COMMUNITY CASE STUDY article
Sec. Sociological Theory
Volume 5 - 2020 | https://doi.org/10.3389/fsoc.2020.612559
The Italian Deaf Community at the Time of Coronavirus
- 1Institute of Cognitive Sciences and Technologies, National Research Council (CNR), Rome, Italy
- 2Group for the Study and Information of the Italian Sign Language, Rome, Italy
- 3Department of Humanities, University of Catania, Catania, Italy
The present paper will explore the impacts of the recent pandemic crisis on the Italian Deaf community, as a linguistic minority. Recent research has shown that minorities are suffering much more the effects of the pandemia because their lack of access to services and in a much wider perspective, to education and welfare. We will show that, during the COVID crisis, despite lockdown measures, various actions at the formal political level (from the Italian Deaf Association) and at the informal level (from the members of the community) promoted sign language and the Deaf community within the hearing majority. In particular, we will analyse how social networks were exploited at the grassroot level in order to promote social cohesion and share information about the coronavirus emergency and how the Deaf community shaped the interpreting services on the public media. The role of social networks, however, has gone far beyond the emergency as it has allowed deaf people to create a new virtual space where it was possible to discuss the appropriateness of various linguistic choices related to the COVID lexicon and to argue about the various interpreting services. Furthermore, in such emergency, the interpreting services were shaped following the needs expressed by the Deaf community with the results of an increased visibility of Italian sign language (LIS) and empowerment of the community. Materials spontaneously produced by members of the Deaf Italian community (conferences, debates, fairy tales, and entertainment games) were selected, as well as materials produced by LIS interpreters committed to guaranteeing access to information. By highlighting the strategies that a minority group put in place to deal with the COVID-19 emergency, we can better understand the peculiarities of that community, creating a bridge between worlds that often travel in parallel for respecting the peculiarities of each other (deaf and hearing communities).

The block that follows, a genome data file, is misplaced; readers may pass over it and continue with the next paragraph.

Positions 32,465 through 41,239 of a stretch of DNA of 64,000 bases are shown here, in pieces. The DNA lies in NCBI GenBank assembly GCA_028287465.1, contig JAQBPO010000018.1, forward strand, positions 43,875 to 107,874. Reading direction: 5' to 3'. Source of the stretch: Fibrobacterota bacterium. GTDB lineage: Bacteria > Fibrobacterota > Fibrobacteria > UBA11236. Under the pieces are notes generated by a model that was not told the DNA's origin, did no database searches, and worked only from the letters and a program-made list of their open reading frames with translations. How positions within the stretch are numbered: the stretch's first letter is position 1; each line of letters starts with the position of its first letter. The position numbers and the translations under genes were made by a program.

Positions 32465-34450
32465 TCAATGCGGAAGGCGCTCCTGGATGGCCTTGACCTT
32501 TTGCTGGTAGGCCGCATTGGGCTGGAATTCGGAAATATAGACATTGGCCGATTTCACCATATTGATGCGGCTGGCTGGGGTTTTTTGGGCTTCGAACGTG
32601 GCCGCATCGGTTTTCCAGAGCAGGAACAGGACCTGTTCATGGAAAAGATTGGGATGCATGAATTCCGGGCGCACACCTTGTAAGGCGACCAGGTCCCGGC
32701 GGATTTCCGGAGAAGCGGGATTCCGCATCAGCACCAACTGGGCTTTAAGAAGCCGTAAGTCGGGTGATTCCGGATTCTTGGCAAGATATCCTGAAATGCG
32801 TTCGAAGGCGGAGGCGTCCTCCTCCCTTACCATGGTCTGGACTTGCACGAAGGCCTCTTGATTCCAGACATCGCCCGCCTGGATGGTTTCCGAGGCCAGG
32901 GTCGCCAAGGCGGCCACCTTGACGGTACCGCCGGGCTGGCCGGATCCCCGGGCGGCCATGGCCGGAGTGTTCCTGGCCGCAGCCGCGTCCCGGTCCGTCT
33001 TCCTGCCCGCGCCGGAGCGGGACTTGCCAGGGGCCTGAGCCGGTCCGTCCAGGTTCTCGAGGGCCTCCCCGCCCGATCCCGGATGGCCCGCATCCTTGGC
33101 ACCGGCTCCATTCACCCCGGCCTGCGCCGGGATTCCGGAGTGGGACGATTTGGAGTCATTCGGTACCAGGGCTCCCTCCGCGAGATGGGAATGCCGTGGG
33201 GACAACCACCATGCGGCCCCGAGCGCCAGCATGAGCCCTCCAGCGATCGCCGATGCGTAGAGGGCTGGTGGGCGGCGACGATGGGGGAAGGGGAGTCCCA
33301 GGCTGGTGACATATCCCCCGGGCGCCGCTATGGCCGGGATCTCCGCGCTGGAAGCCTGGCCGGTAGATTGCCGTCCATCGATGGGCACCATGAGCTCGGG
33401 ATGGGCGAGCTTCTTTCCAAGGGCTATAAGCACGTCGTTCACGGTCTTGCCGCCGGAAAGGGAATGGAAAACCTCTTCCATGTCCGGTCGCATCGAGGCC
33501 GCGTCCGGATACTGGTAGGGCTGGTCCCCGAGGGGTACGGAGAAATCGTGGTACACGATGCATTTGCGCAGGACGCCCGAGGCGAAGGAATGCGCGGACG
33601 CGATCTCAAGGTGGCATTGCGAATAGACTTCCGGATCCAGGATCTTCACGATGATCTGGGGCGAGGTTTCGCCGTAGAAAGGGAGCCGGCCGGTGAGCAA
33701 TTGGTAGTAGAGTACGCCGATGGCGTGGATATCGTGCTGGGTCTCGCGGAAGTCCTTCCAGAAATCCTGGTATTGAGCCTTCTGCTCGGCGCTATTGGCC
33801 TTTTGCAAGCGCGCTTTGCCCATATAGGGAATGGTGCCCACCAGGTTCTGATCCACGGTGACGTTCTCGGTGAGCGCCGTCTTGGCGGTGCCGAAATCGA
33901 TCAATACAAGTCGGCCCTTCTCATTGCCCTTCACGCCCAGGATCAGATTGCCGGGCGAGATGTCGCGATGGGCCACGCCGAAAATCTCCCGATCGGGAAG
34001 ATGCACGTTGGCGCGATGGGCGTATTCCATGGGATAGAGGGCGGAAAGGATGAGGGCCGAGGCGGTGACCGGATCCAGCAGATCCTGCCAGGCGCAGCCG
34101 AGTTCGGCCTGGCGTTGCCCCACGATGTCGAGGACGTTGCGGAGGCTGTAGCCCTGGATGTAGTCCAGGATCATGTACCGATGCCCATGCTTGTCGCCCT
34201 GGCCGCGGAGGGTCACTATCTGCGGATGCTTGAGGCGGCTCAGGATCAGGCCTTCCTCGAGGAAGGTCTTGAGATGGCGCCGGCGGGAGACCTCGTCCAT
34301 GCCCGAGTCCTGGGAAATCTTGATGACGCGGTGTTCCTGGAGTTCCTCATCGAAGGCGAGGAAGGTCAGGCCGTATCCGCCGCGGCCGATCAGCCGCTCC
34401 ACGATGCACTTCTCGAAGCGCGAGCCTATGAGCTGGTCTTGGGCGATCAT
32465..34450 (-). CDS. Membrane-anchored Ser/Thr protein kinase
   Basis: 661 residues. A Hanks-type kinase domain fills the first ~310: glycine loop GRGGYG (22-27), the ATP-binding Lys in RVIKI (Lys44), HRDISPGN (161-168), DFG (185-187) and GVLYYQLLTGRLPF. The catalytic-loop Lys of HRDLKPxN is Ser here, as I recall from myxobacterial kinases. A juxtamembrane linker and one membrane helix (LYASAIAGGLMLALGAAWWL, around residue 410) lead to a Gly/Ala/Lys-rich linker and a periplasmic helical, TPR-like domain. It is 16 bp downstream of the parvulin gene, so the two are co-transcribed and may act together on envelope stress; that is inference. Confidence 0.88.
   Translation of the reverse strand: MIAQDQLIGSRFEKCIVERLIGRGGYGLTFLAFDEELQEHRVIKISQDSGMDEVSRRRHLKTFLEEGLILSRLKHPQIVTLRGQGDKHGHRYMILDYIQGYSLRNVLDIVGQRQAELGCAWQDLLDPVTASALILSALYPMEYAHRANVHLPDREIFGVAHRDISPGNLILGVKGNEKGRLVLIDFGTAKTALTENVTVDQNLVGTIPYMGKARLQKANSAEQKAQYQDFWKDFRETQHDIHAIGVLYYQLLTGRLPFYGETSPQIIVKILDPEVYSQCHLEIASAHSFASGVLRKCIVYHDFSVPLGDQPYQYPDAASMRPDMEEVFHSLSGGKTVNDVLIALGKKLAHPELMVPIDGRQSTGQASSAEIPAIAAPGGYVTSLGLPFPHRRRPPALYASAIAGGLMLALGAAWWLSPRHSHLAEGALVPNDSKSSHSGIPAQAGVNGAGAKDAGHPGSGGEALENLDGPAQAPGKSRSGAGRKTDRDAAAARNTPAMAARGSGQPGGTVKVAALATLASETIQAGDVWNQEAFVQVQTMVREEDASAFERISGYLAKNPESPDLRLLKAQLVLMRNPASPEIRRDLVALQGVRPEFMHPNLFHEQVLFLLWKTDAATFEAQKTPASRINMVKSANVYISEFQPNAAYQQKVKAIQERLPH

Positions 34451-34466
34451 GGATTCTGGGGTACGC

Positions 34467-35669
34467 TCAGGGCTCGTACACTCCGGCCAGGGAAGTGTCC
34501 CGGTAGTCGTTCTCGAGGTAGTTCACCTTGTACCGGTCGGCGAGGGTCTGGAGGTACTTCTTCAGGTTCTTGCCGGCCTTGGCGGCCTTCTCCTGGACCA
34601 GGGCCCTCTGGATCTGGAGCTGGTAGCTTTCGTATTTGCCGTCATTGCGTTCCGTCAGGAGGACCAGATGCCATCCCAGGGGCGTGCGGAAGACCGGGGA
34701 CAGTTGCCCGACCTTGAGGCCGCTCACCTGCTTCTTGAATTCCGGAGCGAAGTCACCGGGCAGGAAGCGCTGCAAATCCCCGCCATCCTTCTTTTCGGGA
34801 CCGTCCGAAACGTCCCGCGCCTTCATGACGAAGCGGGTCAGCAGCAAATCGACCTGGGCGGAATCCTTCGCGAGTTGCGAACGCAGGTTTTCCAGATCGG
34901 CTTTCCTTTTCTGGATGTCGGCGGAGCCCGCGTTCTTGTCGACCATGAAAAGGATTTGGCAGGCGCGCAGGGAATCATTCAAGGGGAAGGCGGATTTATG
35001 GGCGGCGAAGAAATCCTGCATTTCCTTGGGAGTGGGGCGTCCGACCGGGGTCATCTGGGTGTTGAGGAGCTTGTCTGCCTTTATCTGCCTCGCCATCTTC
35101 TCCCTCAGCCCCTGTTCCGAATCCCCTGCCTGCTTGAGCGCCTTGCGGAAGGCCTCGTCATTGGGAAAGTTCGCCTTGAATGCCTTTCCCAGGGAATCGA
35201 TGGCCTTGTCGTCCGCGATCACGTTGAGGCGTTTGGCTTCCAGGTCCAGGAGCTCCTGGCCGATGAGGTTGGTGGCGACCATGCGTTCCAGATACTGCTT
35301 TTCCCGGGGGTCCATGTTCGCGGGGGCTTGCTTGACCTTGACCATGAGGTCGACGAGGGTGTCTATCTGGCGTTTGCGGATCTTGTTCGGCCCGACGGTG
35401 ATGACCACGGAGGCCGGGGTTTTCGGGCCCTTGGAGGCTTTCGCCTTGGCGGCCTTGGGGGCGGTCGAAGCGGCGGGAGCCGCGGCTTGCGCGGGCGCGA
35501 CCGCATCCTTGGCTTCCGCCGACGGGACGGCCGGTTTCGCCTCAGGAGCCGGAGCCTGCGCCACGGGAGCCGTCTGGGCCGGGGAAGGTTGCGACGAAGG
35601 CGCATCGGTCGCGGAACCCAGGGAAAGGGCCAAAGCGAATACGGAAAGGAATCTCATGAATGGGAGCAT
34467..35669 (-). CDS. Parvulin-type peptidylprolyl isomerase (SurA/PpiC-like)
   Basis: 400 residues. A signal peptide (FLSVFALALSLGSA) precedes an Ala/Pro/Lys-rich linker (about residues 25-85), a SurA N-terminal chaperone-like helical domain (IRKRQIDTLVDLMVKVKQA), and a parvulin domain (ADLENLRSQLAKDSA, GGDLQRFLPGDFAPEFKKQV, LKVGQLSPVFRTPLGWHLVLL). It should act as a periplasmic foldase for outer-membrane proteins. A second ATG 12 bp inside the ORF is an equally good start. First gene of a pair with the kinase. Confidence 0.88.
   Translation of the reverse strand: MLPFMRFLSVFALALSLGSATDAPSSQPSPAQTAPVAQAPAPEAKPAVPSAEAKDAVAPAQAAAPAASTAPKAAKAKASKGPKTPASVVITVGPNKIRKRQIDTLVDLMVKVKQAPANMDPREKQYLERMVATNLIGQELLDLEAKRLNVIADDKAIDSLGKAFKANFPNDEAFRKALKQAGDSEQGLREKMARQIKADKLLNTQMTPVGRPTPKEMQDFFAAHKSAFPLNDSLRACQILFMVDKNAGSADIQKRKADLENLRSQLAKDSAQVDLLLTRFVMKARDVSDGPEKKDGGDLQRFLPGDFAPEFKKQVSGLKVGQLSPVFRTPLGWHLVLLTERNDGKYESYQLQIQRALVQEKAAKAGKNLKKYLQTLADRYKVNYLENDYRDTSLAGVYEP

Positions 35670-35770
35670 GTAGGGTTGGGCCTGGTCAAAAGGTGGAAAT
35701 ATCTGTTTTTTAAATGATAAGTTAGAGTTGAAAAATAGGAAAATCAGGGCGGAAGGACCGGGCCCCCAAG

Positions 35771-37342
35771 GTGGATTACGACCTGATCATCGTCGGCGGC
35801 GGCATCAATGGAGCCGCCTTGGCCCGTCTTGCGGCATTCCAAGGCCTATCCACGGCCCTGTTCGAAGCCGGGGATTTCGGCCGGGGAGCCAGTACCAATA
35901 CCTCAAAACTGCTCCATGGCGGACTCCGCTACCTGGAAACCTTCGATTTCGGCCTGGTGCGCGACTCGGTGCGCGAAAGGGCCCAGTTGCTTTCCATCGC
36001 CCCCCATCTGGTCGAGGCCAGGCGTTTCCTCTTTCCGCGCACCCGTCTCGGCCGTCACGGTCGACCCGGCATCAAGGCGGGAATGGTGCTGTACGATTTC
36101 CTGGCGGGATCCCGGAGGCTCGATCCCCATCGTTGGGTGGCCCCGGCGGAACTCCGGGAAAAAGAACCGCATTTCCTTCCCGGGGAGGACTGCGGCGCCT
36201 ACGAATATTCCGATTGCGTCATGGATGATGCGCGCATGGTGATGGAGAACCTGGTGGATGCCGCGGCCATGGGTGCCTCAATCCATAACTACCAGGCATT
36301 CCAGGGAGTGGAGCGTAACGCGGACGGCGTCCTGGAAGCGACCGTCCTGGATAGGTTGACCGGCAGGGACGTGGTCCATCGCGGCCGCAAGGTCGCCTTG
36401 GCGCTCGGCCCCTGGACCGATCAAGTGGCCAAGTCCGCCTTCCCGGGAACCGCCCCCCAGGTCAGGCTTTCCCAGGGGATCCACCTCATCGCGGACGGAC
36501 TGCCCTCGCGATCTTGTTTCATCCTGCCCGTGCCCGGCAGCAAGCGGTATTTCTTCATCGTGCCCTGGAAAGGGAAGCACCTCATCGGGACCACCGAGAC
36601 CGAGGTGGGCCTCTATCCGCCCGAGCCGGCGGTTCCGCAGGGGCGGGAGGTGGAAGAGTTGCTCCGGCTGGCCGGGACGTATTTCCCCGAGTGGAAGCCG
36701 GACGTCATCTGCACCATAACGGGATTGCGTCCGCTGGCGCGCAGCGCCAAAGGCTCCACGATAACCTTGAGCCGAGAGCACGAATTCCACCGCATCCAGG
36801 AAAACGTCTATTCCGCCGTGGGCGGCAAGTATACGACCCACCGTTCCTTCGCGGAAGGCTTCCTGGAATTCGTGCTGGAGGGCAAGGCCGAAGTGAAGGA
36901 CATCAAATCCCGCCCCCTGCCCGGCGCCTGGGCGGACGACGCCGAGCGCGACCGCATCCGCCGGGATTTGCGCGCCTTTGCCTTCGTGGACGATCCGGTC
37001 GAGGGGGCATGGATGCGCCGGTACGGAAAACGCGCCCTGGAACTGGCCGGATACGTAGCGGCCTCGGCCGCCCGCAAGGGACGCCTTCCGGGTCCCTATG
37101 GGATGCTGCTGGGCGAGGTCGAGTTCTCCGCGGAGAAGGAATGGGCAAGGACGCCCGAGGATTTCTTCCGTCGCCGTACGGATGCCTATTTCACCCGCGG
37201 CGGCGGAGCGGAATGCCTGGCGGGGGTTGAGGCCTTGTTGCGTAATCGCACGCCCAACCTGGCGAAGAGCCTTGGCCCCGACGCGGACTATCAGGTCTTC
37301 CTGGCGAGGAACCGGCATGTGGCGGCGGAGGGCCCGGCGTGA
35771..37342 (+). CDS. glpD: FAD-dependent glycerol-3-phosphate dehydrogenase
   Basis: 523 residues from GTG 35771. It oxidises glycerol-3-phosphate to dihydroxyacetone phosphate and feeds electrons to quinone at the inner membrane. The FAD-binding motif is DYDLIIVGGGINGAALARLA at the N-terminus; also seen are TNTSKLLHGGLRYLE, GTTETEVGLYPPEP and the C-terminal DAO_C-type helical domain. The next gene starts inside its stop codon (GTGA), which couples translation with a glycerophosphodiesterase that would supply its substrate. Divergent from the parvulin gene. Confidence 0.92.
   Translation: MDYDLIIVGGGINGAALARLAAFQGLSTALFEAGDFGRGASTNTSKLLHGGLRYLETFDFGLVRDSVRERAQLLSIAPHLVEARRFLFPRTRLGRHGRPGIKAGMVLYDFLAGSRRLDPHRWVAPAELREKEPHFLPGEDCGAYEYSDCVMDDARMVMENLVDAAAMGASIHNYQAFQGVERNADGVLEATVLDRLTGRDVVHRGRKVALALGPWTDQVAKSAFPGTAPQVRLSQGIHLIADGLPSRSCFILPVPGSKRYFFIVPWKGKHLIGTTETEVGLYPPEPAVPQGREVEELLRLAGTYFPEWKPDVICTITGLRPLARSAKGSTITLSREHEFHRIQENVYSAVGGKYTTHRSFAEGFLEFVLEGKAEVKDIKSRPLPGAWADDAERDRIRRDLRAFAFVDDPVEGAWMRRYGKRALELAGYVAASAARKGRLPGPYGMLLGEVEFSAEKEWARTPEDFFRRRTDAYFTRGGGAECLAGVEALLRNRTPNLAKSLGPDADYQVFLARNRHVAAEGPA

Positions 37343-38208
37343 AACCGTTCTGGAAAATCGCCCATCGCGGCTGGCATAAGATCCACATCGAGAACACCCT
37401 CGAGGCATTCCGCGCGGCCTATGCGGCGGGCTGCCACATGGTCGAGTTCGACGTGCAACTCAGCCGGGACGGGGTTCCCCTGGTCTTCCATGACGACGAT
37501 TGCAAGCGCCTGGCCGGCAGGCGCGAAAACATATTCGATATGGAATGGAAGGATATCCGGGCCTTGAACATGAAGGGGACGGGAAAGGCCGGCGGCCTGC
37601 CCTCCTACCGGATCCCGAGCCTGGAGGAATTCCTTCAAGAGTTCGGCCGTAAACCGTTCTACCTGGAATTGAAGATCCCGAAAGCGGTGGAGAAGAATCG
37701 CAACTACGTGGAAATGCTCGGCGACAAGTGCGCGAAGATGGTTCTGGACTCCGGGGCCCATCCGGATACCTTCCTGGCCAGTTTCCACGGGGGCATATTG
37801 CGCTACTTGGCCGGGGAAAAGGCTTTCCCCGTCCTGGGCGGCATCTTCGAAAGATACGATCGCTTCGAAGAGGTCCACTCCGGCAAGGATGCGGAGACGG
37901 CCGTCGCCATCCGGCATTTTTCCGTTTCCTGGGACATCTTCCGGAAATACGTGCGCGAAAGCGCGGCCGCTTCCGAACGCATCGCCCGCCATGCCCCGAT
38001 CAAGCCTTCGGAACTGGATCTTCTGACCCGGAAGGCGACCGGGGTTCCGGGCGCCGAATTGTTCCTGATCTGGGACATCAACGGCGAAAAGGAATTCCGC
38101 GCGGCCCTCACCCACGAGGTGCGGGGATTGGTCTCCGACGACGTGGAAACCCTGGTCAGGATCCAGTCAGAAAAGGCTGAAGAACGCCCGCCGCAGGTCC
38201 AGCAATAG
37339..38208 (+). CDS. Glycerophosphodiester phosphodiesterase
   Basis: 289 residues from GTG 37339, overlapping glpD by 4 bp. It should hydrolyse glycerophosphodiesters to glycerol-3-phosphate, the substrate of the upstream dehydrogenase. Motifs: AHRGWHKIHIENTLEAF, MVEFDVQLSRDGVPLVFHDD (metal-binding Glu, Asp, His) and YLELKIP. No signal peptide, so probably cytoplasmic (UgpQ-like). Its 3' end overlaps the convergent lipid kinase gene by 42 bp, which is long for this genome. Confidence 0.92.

From the end of February 2020, in the span of a few weeks, Italy went from the discovery of the first official COVID-19 case to a government decree that essentially prohibited all movements of people within the whole territory, and led to the closure of all non-essential business activities. Italy was the first European country to be affected by this disease. Within a very short time period, an incessant stream of deaths was announced daily, especially in the northern regions of the country. At the same time hospitals were revealed to not be equipped to deliver the type of Community-focused care needed during a pandemic. In order to avoid the virus spreading, the Italian government dealt with the COVID-19 pandemic by issuing a series of decrees that gradually increased restrictions within lockdown areas (“red zones”), which were then expanded until they ultimately applied to the entire country. On 9 March 2020, the government of Italy under Prime Minister Giuseppe Conte imposed a national quarantine in response to the growing pandemic, restricting the movement of the population except for necessity, work, and health circumstances. This included the closure of all schools, public offices, museums, galleries, theaters, stadiums, and the obligation to stay at home except for medical reasons or food shopping (from March 9th to May 18th 2020) (for more details see Regan, 2020: Italy announces lockdown as global coronavirus cases surpass 105,000”; https://hbr.org/2020/03/lessons-from-italys-response-to-coronavirus).